Betye Saar - The Divine Face


Betye Saar (born in Los Angeles in 1926) works with found materials, which she assembles into artworks. She draws from a variety of sources: mystical, ethnological, everyday, and sociopolitical. She focuses in particular on African-American history in the United States.

Betye Saar: The Divine Face, 1971 © Courtesy of the artist and Roberts Projects, Los Angeles. Photo: Robert Wedemeyer

The Divine Face, 1971

For The Divine Face from 1971 she was inspired by a magical scroll from Ethiopia from the late 19th century. She painted the star-shaped face on a cowhide and added one eye looking toward the earth and one eye looking toward the sky — in the words of the artist, “the all-protecting god”. Adorned with snakeskin and a peacock feather, the work combines history and spirituality and communicates Saar’s message of memory and empowerment.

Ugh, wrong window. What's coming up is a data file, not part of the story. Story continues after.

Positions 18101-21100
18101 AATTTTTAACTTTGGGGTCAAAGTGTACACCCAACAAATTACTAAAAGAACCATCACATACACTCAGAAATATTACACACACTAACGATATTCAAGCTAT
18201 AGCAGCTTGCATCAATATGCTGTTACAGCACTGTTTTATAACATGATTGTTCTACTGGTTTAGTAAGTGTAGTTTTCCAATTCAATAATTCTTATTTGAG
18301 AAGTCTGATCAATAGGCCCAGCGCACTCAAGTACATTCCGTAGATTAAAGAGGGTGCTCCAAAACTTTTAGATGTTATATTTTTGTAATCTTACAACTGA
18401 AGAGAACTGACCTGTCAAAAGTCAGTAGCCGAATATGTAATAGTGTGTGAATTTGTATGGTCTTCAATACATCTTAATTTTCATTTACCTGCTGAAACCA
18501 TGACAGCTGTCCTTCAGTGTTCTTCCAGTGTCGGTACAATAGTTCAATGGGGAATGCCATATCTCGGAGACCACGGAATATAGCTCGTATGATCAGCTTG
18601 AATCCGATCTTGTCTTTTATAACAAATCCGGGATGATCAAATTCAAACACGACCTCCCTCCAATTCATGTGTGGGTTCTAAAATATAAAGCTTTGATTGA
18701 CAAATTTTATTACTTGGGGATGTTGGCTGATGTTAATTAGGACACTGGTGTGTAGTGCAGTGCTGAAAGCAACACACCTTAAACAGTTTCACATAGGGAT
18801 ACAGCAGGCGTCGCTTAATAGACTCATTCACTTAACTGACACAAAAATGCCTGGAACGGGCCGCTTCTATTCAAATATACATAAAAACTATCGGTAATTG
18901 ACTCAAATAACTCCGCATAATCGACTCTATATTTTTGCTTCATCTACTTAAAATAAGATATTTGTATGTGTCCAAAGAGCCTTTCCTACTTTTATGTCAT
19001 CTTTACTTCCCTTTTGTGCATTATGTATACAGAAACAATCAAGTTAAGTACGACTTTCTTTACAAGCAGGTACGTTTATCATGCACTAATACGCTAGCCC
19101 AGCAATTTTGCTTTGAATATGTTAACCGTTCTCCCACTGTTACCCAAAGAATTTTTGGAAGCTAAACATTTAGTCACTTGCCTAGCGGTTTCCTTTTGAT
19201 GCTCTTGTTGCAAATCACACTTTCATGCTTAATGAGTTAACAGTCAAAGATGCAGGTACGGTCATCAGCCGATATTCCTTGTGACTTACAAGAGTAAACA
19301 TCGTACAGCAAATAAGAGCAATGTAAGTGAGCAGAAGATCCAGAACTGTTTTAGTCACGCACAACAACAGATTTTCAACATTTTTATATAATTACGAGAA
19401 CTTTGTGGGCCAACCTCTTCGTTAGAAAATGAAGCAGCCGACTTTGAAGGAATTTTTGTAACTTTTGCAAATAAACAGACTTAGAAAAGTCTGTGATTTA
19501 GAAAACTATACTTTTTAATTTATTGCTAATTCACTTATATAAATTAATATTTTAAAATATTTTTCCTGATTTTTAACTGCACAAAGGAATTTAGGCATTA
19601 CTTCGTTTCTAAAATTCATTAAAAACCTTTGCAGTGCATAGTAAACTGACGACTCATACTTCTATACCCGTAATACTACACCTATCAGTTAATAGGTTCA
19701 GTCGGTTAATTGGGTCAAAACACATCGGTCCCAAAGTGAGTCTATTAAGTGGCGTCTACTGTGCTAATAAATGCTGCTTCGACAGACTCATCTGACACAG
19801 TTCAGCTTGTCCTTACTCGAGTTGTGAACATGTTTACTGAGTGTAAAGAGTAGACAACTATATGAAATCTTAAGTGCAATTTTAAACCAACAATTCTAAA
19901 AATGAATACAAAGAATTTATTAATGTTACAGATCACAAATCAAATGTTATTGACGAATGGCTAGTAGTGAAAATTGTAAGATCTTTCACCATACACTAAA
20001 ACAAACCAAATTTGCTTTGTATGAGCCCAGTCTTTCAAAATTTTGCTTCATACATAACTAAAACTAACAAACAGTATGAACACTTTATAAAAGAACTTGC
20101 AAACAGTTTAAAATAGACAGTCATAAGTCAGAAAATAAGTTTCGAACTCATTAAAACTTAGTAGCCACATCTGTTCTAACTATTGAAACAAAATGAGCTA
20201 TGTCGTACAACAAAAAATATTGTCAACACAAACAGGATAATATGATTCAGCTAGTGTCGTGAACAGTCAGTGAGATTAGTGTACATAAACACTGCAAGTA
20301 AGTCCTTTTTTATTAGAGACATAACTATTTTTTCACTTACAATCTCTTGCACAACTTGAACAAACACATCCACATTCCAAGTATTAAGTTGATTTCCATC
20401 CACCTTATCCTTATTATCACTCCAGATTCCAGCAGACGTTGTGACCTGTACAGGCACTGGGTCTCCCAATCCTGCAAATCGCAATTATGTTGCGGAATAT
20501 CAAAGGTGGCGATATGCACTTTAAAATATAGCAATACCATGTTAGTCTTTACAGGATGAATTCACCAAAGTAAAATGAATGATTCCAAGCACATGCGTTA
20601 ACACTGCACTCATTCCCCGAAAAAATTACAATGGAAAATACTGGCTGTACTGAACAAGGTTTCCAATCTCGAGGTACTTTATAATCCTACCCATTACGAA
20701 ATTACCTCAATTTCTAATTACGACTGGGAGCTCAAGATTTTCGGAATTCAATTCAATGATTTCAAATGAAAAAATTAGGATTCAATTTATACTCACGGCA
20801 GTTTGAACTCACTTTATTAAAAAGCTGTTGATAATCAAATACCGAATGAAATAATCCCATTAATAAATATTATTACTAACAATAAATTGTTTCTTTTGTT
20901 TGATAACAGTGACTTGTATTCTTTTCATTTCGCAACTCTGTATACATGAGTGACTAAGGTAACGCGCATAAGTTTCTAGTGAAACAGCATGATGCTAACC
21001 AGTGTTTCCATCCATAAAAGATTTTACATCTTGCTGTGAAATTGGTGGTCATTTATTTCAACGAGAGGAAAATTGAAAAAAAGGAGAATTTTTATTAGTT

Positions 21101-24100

The Divine Face was jointly acquired by the Gesellschaft für Moderne Kunst and the Museum Ludwig.